There simply is not enough money in the system to operate it in a manner that produces decent, safe and sanitary housing. It produces slums. 

Paul, candidly, are there legitimate structural problems with the way we have been handling affordable housing that require major over-hauling of the programs? How do you explain the loss of public support for increased funding? 

Paul Silvern 

There is certainly a loss of political support in a number of quarters. We have for years seen a gradual decline in federal support for affordable housing, particularly as funding makes its way to cities. Funding for State programs in the form of allocations that come from TCAC have almost completely evaporated.

The State of California has virtually no money for affordable housing. And, so, responsibility has fallen to local government and non-profits, in particular, to try to stitch together the resources necessary to meet overwhelming demand. It is an extremely time-consuming, expensive and inefficient process that is simply not up to the challenge.

Ronne, looking back on the last ten years, is there justification for pulling public financial support for affordable housing? How efficiently and cost-effectively have we approached it?

Ronne Thielen 

I think we've seen that providing affordable housing efficiently and cost effectively is very difficult given the number of funding sources that must be accessed to achieve the multiple goal of subsidy providers. The predevelopment process is more time consuming and risky for all the development team members and that results in higher costs. Subsidy sources have been unpredictable in the past several years—minimal redevelopment money in Los Angeles, the depletion of the state taxable bond funds, evolving rules for the home and tax credit subsidies, all this adds to the cost of those projects that are successful in the competitions. 

No, we have not been as efficient or cost effective as we could be and we have to try harder. But remember, the housing we produce will remain affordable in perpetuity. Somewhat higher costs up front to achieve that isn't such a bad trade-off.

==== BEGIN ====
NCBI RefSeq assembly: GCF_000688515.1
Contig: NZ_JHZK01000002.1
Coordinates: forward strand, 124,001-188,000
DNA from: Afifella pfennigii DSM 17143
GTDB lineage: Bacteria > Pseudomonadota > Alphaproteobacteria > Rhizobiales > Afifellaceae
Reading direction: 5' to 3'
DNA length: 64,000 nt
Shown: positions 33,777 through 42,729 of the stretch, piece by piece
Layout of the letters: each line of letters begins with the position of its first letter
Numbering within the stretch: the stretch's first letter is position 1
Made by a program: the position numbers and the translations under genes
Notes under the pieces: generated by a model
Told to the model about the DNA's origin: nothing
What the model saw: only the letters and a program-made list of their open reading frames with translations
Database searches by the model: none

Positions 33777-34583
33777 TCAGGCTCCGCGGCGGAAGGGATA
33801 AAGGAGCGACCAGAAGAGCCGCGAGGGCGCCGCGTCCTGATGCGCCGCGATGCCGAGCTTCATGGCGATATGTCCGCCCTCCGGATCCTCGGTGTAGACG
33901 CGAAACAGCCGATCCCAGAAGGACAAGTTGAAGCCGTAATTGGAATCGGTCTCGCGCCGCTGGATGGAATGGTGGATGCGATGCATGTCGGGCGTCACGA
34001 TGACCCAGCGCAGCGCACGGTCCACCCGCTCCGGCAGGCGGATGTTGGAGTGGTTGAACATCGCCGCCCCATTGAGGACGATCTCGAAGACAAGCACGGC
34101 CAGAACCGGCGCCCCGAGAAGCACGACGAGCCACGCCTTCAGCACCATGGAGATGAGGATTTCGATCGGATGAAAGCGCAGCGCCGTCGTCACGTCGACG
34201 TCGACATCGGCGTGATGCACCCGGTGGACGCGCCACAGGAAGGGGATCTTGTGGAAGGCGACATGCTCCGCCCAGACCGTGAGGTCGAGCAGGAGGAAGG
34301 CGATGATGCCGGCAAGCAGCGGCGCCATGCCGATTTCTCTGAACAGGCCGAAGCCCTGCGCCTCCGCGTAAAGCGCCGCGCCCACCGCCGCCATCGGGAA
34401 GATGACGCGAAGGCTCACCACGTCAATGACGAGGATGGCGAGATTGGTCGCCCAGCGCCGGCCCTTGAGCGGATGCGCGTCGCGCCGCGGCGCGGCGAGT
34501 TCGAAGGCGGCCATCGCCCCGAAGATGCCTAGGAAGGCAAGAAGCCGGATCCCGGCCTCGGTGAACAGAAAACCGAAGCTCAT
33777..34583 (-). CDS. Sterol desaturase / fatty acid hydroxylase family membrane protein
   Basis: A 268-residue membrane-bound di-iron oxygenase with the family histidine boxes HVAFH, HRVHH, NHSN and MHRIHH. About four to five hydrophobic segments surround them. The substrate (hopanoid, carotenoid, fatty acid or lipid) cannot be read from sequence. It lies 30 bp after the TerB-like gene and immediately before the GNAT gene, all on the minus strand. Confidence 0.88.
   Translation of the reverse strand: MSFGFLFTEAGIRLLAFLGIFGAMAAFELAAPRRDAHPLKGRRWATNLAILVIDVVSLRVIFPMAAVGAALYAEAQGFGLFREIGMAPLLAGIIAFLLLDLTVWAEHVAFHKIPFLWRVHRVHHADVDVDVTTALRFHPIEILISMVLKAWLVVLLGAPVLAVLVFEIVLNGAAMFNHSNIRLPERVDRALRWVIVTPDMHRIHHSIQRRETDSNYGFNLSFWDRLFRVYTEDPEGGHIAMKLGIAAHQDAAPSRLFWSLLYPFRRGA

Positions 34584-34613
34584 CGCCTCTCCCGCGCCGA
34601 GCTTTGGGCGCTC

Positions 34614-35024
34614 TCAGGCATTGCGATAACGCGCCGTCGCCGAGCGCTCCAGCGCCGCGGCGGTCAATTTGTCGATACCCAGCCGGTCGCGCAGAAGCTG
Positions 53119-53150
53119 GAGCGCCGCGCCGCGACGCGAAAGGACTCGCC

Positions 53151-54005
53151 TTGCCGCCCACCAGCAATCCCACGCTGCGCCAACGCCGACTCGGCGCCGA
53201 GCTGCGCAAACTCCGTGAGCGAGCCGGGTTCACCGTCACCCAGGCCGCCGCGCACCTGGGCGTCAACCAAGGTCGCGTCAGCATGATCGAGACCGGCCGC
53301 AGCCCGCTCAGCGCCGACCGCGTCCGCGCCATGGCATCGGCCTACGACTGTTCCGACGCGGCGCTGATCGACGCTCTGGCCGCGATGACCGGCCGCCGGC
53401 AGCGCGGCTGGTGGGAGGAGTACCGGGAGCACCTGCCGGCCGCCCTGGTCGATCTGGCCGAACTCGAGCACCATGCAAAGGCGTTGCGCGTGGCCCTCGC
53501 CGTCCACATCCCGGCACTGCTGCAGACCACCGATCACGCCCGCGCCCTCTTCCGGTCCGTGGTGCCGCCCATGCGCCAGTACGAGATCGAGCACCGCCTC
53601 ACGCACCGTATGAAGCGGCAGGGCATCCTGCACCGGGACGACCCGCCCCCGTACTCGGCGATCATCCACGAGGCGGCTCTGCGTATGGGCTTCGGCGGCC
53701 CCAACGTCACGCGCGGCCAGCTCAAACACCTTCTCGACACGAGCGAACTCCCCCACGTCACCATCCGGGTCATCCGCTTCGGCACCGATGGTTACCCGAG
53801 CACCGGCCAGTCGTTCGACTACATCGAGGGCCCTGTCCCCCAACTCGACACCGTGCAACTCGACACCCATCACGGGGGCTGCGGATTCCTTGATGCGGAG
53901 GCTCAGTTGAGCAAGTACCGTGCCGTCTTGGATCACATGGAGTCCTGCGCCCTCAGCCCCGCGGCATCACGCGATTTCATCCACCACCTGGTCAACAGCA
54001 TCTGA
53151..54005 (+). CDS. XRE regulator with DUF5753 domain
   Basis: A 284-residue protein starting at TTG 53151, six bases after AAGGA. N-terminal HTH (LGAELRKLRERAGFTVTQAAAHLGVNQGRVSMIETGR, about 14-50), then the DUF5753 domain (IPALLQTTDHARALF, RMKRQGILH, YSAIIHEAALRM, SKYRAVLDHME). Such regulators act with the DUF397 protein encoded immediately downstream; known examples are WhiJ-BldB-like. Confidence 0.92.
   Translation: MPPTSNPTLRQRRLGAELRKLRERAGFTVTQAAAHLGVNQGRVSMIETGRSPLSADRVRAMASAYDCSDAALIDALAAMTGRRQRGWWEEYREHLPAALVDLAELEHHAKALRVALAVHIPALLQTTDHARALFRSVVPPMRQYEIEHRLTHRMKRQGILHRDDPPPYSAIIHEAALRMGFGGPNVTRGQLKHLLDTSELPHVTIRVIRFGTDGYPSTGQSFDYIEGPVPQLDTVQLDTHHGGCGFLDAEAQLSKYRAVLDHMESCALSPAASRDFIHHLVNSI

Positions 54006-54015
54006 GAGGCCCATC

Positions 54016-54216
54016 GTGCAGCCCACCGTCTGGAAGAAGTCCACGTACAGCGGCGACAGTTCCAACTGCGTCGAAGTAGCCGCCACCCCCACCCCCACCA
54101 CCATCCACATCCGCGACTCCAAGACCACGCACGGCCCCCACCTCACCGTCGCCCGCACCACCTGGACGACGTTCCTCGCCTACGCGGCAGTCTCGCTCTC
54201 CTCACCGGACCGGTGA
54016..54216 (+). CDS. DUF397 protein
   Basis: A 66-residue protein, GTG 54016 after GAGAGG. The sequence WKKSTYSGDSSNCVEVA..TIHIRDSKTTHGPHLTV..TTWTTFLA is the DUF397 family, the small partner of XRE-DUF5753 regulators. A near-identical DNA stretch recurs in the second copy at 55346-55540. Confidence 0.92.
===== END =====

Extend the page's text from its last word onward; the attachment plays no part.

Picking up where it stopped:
Barbara, as we require management for these projects while the declining revenues built into these projects' budgets seem to preclude that management, have we built in a time bomb? 

Barbara Zeidman

Most definitely. Unfortunately, having targeted so very low and building-in dependence on continuing public subsidies and various bail-out strategies that we have absolutely no assurances will ever happen (we almost have assurances they will not), we will likely see a housing crisis in the year 2000. When projects begin to mature, when they hit the five-or eight-year operational level and need replacement, or there are changes in tenancy or operation, their management requirement intensify, the costs will exceed the available resources. 

The poor are not going to get any less poor in this scenario. Even now, while the overall economy may be doing better, the folks at the bottom of the food chain are not. Gary spelled out a national problem of knowing that something bad could happen and a hope that maybe we can wish it away. We are going to have another version of that and nobody seems to be listening. We are headed for a crisis in our subsidized housing. We have every right to be very proud of its quality, its aesthetic contribution to neighborhoods, and its impact on families; but it is going to get trashed.

Gary, What do you argue to the Council and to the Mayor that will help get us beyond the Cassandra problem and begin to take on the challenge constructively? 

Gary Squier

First, there will be a need for capital-intensive investment in specific neighborhoods—an effort to create islands of safety where you can start pushing out bad guys, reducing gang violence and making it a decent place to raise kids. Anaheim is a good example of this, and you can do it for less money in other environments. The $40 million in capital we will be budgeting this year (more or less) seems like a lot of money. But it is not when you look at the hundreds of thousands of units and the dozens of neighborhoods that are troubled.